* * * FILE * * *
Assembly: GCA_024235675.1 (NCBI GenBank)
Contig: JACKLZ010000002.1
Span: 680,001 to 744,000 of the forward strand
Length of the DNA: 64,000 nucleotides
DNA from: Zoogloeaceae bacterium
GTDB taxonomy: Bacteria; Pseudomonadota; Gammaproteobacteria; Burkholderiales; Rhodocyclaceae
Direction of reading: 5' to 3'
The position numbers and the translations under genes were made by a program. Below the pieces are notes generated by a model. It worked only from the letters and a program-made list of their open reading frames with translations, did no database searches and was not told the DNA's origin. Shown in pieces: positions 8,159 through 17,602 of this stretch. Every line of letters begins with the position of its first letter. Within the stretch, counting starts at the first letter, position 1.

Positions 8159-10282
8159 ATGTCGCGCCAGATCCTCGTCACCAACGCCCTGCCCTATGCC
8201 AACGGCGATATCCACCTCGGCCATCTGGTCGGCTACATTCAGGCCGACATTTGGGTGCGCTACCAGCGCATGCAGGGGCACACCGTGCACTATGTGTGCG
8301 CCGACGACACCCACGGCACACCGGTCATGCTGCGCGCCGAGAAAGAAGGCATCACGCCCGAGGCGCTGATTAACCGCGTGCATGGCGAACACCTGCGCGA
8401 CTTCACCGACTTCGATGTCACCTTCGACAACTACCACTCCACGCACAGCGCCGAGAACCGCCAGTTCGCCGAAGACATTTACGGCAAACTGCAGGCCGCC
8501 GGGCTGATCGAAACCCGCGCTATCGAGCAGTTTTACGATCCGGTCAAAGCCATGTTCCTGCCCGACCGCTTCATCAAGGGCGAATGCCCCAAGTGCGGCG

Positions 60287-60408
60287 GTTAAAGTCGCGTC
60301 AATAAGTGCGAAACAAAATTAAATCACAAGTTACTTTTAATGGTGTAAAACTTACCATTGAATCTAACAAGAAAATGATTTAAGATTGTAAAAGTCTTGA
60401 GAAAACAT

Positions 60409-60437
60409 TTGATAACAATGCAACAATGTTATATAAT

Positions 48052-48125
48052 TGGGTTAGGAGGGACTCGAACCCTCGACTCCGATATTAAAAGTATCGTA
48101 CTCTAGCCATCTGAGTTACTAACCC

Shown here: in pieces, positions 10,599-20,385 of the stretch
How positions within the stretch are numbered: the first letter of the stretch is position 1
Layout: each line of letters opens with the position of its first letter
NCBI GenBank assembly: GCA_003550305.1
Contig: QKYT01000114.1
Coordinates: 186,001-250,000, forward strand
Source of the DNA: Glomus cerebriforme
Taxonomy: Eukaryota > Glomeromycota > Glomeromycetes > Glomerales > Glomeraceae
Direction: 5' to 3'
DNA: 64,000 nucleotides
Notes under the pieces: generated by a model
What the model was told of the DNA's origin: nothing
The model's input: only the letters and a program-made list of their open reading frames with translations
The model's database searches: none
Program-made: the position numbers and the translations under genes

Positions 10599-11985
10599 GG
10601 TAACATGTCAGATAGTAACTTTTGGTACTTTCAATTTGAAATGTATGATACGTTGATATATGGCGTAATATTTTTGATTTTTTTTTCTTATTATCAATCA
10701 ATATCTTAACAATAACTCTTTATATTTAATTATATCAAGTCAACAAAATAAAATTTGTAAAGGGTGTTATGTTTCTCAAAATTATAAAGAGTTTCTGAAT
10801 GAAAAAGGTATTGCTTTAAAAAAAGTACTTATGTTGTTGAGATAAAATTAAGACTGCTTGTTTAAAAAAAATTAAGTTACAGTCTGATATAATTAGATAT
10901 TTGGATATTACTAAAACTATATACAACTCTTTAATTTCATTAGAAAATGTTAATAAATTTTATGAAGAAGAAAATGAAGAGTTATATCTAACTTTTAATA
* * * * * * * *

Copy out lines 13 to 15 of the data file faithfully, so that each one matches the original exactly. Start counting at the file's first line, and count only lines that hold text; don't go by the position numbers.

8401 CTTCACCGACTTCGATGTCACCTTCGACAACTACCACTCCACGCACAGCGCCGAGAACCGCCAGTTCGCCGAAGACATTTACGGCAAACTGCAGGCCGCC
8501 GGGCTGATCGAAACCCGCGCTATCGAGCAGTTTTACGATCCGGTCAAAGCCATGTTCCTGCCCGACCGCTTCATCAAGGGCGAATGCCCCAAGTGCGGCG

Positions 60287-60408